When it comes to flying your dog or cat interstate or overseas, it can be a little daunting for both of you. Fortunately, Jetpets have been doing this for 27 years, so here asrae some tips to help you prepare your dog for flying in Australia and overseas.

With a team of trained and experienced consultants, handlers and vets, their whole focus is on the safety and comfort of the traveling pets.

Get your dog used to a crate well before the flight

  • It is really important to crate train your pet, or at least familiarise your pet well ahead of time with their travel crate.
  • A good way is to place the in an area where your pet likes to spend time and slowly introduce it to them in a positive way, by giving them treats and their toys in the crate.
  • Don’t force them in or immediately shut door, get them used to being in there, relaxed and comfortable before closing the door very briefly and slowly extending the time you close it for.
  • You want them to feel safe and positive about the crate, prior to the travel, as it can help keep them calm during their journey. For more tips on crate training your dog, click here.

Food and water

  • On the day of travel, Jetpets don’t recommend feeding pets a big meal within 8 hours of travel, as pets can get travel sickness just like humans. However, a light snack is okay.
  • They recommend giving pets plenty of water prior to travel. During travel, Jetpets ensures pets stay hydrated throughout their journey.

Medication

  • It is recommended to avoid sedating your pet for travel as it can be harmful to them during the flight. It can lower their blood pressure and cause dehydration.
  • Resident Vets recommend Adaptil collars for dogs (put them on a week or so earlier) and Feliway products for cats as an alternative way to help pets feel relaxed as possible during travel.

Ensure you are calm to avoid creating stress or anxiety in your pet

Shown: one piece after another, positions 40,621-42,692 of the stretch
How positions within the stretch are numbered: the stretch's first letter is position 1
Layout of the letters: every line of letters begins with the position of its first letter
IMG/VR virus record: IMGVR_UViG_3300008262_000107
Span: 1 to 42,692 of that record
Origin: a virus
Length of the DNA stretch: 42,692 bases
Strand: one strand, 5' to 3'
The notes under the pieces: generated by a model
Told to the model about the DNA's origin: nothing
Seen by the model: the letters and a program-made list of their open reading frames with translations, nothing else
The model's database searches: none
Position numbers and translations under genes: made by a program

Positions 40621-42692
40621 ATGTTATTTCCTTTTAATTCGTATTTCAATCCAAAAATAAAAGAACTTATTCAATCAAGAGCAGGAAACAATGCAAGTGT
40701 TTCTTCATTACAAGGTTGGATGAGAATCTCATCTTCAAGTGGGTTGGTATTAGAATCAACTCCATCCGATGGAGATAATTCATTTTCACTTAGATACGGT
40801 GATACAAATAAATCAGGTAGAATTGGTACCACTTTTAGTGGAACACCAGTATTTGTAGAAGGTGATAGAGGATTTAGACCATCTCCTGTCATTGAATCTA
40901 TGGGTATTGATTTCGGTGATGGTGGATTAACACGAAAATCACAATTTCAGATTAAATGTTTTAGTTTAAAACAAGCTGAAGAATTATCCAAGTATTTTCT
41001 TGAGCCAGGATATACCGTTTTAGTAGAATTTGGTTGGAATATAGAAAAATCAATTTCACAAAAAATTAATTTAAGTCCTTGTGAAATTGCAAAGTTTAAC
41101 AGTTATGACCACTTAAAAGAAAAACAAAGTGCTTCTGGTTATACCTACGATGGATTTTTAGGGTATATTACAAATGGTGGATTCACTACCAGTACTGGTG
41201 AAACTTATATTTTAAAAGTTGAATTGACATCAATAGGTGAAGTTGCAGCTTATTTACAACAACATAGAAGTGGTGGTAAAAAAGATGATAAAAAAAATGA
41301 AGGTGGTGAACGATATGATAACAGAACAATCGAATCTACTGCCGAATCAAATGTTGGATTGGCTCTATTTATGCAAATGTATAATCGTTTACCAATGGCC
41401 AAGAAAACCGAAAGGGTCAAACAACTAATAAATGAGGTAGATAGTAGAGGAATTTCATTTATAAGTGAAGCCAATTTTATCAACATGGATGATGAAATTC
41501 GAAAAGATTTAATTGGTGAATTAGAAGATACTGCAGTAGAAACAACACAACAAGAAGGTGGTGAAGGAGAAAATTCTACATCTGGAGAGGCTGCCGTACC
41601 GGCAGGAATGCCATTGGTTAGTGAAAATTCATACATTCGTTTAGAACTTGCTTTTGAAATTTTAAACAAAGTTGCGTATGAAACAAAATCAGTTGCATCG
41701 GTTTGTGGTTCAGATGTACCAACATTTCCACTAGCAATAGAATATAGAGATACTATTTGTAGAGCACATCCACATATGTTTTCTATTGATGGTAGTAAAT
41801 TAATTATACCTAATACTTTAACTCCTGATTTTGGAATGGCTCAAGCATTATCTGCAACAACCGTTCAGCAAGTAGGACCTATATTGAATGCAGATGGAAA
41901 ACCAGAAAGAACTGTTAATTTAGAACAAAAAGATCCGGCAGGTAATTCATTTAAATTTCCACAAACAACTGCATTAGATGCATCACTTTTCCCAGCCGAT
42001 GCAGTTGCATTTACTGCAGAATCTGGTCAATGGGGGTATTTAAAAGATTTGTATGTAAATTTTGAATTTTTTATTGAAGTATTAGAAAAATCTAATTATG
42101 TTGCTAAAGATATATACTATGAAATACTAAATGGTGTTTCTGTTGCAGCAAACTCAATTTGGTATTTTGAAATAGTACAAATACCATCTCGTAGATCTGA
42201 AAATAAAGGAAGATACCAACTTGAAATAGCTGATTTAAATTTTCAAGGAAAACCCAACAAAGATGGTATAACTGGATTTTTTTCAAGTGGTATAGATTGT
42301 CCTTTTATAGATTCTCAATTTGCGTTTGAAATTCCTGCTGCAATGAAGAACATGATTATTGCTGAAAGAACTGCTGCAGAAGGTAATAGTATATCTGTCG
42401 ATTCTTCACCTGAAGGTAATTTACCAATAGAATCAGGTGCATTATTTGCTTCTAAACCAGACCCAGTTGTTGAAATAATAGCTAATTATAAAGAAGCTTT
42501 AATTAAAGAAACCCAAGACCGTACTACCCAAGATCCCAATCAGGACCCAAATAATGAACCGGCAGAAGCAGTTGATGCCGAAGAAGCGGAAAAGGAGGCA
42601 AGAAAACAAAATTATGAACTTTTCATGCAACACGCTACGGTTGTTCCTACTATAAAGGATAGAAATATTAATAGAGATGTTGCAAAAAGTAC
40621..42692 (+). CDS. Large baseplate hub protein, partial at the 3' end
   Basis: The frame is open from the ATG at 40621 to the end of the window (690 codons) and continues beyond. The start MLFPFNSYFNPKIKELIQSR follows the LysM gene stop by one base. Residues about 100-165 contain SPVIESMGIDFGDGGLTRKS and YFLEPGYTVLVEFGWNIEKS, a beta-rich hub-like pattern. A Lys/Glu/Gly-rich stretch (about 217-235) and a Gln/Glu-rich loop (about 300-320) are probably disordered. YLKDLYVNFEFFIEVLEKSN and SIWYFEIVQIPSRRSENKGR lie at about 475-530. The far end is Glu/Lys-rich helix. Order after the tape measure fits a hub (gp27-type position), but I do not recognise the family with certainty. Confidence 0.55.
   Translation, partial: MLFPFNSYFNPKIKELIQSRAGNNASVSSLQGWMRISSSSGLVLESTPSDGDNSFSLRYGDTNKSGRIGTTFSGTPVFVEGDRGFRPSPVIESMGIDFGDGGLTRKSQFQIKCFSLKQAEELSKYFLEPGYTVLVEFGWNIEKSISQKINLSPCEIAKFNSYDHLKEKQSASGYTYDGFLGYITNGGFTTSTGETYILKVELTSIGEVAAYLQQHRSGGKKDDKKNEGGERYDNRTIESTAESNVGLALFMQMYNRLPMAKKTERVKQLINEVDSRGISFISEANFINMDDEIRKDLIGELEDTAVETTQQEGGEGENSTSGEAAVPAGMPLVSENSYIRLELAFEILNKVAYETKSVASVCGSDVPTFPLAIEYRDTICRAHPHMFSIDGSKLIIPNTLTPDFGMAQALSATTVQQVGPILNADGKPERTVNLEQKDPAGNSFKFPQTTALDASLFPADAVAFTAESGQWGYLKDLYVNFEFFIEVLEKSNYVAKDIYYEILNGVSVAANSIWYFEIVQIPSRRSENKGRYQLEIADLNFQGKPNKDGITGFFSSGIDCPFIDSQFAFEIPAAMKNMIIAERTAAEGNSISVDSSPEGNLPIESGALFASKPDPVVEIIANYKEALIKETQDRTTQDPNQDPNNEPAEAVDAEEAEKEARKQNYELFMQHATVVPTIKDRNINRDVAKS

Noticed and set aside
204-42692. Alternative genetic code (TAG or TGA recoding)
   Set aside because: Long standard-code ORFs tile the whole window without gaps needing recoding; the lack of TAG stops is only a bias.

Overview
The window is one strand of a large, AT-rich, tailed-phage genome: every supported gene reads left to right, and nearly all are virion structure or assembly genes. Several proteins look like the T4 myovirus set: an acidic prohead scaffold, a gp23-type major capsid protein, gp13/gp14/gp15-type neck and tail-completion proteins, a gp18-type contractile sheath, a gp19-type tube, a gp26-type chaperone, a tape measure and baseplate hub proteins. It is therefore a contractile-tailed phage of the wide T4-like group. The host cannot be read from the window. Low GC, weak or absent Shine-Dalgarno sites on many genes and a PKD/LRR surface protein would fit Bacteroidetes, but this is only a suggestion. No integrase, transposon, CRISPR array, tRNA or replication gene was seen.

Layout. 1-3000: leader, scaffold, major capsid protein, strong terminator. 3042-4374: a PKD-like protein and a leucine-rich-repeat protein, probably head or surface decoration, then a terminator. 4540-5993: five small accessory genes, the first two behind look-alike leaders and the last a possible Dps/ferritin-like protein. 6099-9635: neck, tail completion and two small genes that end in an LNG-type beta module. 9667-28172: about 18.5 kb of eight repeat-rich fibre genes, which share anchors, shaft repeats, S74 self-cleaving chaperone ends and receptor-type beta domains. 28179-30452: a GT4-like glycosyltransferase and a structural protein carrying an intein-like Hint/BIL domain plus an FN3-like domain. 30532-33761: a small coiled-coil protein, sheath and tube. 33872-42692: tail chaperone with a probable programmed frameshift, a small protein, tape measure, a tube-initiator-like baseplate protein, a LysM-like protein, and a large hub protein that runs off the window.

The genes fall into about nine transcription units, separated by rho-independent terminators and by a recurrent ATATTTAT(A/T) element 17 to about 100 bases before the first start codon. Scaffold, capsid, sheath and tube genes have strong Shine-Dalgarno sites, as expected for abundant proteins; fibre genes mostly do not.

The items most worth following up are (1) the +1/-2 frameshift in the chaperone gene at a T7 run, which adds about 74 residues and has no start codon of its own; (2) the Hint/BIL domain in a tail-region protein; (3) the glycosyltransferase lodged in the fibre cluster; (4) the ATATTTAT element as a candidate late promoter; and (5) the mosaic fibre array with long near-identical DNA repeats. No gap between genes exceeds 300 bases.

• Another important factor is for owners to remain calm so their pet doesn’t pick up on their stress.
    Jetpets transported around 70,000 pets last year around Australia and the world, and they aim to help make it as stress-free as possible, but they need you to stay calm too!
  • If your dog suffers from anxiety then it is important you work on this well ahead of time. Click here to read about the signs of anxiety and click here to ensure you aren’t reinforcing anxiety in your dog.  For tips on separation anxiety, click here.

Why use Jetpets to transport your pet

  • Jetpets also work with you to arrange the most direct flights, the most suitable crate size for your pet, and will monitor the weather so that they can change the flights if extreme weather is predicted for the comfort and safety of your pet.
  • It can be nerve racking when flying your dog if there are flight delays or cancellations, choosing Jetpets means they can keep your pet safe and secure in their transit lounge if there are flight delays or cancelations. If your pet makes a mess in their crate prior to the flight, Jetpets are able to send a staff member to clean out their crate.
  • The also offer a door to door pick up and drop off service, or you can check your pet in yourself at their transit lounges located near the airports in Melbourne, Sydney, Brisbane and Perth.
  • Their transit lounges located allow pets to spend time outside of their crate prior to travel, in a climate controlled environment. Their pet handlers will take dogs for a walk prior to the flight to ensure they have had time to use the bathroom and to stretch their legs.
  • Jetpets Vets are also located at the transit lounges and are available to perform health checks on all traveling pets. For domestic travelers they can do a check if requested, or if they deem necessary, but they will perform health checks on all international travelers.

To find out more or to contact Jetpets before you book your flights, visit their website.


About the Author: Lara Shannon is co-Host of Pooches at Play and has completed a Certificate III in Dog Behaviour & Training with the National Dog Trainers Federation. Lara also runs her own dog training, minding and walking business in Melbourne’s Bayside area.